Thursday 21 November 2013

Policing the Past

In most countries of the world, the public is enjoined (and obliged by law) to accord archaeological sites and monuments due respect and not trash them for personal entertainment and profit. Archaeologists and the authorities actively fight the criminals that ignore the law. In Britain trashing sites and assemblages for personal profit and entertainment is tolerated and even encouraged at state level and by many archaeologists. Not surprisingly, Britain now has a huge problem with heritage crime.
The Association of Chief Police Officers (Acpo) is leading a new working group that will spearhead a national policing response to heritage and cultural property crime in the UK. Launched this week, the taskforce will include cultural sector representatives such as English Heritage, Arts Council England and the British Museum Portable Antiquities Scheme, as well as the police, the newly established National Crime Agency and other law enforcement professionals. It has been tasked with creating a joined-up strategy to combat the UK’s growing problem of anti-social behaviour and crime against cultural property and the historic environment.
It seems likely that the group will recommend the creation of a national policing unit for heritage and cultural property crime, with dedicated heritage crime liaison officers in each local force. There will probably be established a nationwide intelligence database to collate information and analyse trends to share crime prevention resources and advice; and boosting public awareness by encouraging people to become heritage and cultural property champions in their communities.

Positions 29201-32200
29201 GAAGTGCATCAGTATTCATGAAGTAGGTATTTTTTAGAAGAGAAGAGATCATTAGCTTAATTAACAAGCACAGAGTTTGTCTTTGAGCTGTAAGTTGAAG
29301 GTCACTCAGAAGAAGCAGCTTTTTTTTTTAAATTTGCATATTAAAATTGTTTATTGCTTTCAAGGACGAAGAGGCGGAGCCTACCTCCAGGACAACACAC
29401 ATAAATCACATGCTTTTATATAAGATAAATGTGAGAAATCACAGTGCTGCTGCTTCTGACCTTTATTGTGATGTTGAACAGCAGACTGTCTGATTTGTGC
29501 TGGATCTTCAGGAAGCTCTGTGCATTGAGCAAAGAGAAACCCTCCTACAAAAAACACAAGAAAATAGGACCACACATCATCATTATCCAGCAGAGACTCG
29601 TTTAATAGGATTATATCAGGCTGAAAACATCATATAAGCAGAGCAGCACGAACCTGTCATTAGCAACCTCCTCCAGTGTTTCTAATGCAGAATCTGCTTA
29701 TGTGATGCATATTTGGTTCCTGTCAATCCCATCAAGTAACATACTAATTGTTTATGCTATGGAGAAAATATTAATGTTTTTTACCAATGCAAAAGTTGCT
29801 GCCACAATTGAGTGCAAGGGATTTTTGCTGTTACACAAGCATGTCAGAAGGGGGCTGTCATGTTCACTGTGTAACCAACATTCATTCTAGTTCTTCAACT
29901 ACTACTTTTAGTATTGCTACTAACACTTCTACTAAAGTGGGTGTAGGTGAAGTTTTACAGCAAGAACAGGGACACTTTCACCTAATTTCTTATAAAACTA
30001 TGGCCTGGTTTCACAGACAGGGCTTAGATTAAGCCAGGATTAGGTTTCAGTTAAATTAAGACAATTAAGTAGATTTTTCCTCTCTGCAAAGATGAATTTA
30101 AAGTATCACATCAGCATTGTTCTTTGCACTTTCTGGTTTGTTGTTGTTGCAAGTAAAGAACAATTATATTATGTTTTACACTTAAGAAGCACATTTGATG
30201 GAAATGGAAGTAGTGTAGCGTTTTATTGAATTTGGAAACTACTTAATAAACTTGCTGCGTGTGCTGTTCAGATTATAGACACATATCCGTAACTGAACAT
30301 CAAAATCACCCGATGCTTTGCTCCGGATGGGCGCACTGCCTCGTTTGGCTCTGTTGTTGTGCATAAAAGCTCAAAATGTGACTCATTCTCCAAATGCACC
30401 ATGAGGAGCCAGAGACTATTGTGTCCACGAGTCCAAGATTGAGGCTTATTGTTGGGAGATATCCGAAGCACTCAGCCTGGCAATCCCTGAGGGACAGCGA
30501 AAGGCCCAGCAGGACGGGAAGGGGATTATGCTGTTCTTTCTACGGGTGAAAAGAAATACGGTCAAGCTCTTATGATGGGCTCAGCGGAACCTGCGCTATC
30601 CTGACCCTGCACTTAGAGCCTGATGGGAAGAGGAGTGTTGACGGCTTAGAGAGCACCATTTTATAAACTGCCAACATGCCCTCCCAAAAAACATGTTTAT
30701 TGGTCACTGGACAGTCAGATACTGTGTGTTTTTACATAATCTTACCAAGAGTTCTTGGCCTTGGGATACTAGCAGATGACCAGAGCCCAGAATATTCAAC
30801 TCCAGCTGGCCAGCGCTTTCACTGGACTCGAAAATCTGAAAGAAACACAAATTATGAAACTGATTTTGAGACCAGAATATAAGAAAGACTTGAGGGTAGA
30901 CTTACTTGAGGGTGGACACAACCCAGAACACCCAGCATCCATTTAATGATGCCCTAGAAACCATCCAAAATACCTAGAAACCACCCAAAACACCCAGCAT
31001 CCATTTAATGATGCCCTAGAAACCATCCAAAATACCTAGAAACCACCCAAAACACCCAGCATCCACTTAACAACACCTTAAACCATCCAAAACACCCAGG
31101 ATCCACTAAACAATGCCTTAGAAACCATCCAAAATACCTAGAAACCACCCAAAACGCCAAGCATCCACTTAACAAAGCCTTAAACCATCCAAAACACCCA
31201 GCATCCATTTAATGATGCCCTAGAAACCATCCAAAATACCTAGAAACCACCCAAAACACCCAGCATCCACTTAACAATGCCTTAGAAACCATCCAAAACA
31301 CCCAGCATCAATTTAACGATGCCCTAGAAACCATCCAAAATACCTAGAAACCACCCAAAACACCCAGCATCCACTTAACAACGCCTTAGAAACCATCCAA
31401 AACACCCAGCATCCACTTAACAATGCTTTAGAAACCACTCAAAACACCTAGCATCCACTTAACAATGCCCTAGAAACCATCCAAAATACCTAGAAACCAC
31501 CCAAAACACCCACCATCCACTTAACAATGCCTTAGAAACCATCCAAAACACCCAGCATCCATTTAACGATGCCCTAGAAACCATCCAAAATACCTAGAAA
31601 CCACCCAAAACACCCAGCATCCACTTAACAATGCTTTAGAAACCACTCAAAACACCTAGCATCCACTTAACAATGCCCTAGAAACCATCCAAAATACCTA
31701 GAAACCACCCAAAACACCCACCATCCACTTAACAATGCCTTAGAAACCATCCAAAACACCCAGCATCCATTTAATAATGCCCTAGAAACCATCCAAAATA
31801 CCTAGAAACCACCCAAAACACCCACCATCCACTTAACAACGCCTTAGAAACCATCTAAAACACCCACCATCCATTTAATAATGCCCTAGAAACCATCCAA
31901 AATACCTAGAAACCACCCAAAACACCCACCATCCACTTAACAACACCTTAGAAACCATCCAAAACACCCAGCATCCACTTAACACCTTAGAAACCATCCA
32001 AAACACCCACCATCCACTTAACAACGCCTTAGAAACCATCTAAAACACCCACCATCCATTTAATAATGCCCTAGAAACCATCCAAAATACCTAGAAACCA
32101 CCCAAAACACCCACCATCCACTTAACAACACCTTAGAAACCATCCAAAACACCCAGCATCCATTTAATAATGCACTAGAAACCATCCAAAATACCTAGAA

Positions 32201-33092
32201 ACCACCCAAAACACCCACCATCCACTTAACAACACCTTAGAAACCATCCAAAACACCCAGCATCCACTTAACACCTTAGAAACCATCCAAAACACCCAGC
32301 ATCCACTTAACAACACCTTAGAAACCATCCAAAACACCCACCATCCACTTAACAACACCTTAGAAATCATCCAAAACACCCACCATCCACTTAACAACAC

Chief constable Andy Bliss, who is chairing the working group, said in a statement: “In economically challenging times we have already seen that criminals have adapted, seeking opportunities to profit from vulnerabilities in these sectors… " [...]  profits from the theft of art and antiques by organised gangs total over £300m a year in the UK - second only to drug dealing. Only around 10% of stolen art and cultural objects are recovered, and conviction rates are lower still. It also shows that organised crime gangs are becoming increasingly aware that cultural property theft has a “significantly higher return... with a much lower associated risk” than other criminal activity, and are using the internet to identify both targets and marketplaces for stolen objects. 

The strategic assessment can be downloaded here (pdf) Who sees a problem with the EH definition of "heritage crime" on page 12? What is missing?

Source:  Geraldine Kendall, Police to develop national strategy for tackling heritage crime, Museums Association  20.11.2013.

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